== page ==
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Will kids play with Hello Barbie?

Screen Shot 2015-10-24 at 9.55.07 PMFrom an engineering point of view, Hello Barbie is a modern marvel that raises the bar for using technology in toys. Will kids play with her? Yes, but not in the way the designers think. Here’s why.  

Last week I finally had the chance to briefly try the final retail version.  Considering the design constraints, making this doll do what it does required amazing engineering. Barbie must be charged with her cordless stand (like a fancy toothbrush) and synced — a one-time process that requires downloading an app on another connected device. The magic now begins…. Barbie can capture short phrases in hundreds of different dialects and send them to a remote server (aka “the cloud”). Learn more about the technology by watching this interview with the Toy Talk CEO.

The phrase is converted into text, matched and contextualized with other things that your child has said. One of 8000 canned responses are sent back as speach, coming out of the small speaker in Barbie’s abdomen. All this takes place in less than a conversational second. It also must take place in Barbie’s famously slim form factor. So while Barbie looks like a doll, she packs more computing power than an Macintosh Pro, with Wi-Fi.

Barbie’s Seven Hurdles

Screen Shot 2015-10-24 at 10.22.18 PMWill this toy succeed? Perhaps, but only if these seven issues can be resolved.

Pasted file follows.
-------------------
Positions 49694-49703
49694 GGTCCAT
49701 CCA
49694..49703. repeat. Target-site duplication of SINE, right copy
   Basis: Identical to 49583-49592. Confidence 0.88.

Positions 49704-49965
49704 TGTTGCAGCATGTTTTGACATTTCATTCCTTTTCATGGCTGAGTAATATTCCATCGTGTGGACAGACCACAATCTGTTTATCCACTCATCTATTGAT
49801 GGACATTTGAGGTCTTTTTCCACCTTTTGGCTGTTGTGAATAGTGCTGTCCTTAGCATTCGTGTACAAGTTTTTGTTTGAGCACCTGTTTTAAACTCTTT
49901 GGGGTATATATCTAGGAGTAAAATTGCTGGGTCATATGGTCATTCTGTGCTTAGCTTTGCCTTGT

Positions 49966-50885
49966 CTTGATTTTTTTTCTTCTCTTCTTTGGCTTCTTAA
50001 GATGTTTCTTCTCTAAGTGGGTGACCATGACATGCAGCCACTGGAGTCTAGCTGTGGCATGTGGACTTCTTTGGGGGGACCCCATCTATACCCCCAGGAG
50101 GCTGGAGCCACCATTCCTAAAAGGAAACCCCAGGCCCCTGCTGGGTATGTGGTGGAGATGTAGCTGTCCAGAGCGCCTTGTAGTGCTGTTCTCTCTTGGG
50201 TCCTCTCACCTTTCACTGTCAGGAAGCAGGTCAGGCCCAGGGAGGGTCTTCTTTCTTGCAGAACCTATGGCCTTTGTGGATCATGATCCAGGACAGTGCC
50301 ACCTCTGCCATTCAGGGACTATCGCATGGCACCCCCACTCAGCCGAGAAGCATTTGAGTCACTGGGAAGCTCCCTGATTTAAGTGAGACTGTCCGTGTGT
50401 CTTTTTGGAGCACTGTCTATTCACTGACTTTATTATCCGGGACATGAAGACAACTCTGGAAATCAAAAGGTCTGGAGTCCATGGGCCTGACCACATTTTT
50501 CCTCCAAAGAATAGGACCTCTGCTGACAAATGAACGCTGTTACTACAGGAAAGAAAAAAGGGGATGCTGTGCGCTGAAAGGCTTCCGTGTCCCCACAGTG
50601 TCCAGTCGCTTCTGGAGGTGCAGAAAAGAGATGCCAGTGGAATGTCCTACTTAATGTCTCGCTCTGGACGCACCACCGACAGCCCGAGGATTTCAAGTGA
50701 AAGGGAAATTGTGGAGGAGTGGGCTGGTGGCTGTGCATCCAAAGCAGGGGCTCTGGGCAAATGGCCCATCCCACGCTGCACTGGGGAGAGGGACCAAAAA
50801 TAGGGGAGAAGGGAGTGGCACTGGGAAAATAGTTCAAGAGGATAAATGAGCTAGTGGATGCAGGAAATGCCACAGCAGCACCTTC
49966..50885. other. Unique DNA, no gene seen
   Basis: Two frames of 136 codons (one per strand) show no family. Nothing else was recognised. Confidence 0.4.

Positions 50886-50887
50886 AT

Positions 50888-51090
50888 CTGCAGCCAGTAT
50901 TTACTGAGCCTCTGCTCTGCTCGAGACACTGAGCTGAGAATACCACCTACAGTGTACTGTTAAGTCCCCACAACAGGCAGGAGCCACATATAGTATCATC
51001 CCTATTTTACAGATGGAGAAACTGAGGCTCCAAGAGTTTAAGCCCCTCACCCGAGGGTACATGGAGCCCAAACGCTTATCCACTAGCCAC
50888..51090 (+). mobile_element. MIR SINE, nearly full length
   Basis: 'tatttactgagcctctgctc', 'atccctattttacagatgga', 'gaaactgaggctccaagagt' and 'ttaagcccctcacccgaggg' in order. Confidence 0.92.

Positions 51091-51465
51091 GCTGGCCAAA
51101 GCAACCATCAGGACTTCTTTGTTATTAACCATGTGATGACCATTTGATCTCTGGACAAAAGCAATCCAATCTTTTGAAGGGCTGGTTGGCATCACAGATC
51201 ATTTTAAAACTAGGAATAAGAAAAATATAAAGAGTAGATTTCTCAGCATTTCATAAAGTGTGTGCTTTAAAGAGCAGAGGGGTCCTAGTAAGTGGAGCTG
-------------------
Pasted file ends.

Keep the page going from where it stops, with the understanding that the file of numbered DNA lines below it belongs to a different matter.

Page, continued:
1. Initial complexity. Barbie is a “some assembly required” type of toy, and she comes with some expensive pre-requisites, like Wi-Fi and a device that can download apps. After the Hello Barbie setup app is downloaded you have to connect to Barbie, and send her the information about your local network. This includes any security. You’ll also have to agree to let ToyTalk store your child’s voice on their servers. This is a one time process, but this invisible technology prerequisite may frustrate less sophisticated doll buyers.
  2. Only one hour battery life. After about an hour away from her charger/holder, Barbie won’t be able to talk. At least this Barbie has rechargeable batteries and not AAAs. One thing that’s cool… the charging stand. There are no wire connections between Barbie and the power outlet.
  3. Screen Shot 2015-10-24 at 10.27.54 PMWi-Fi. Wander out of range, and Barbie won’t talk. That means Barbie can’t leave the house, and if she does, she’ll need to be synced with a new network. She’s a one house doll.
  4. Imagination (representational play) powers doll play; not robotic conversation. Why do children play with dolls in the first place? They want to act out situations inspired by the real world. Whenever a toy moves, sings or dances, the play dynamic becomes something different. In many ways Barbie’s speech makes her a “watch me toy” or “a toy with a trick.”  That’s a long way from a friend. Yes, she’ll be extremely interesting for the first few battery cycles, and this novelty will garner some five star ratings. But lasting play will happen with child driven dialog.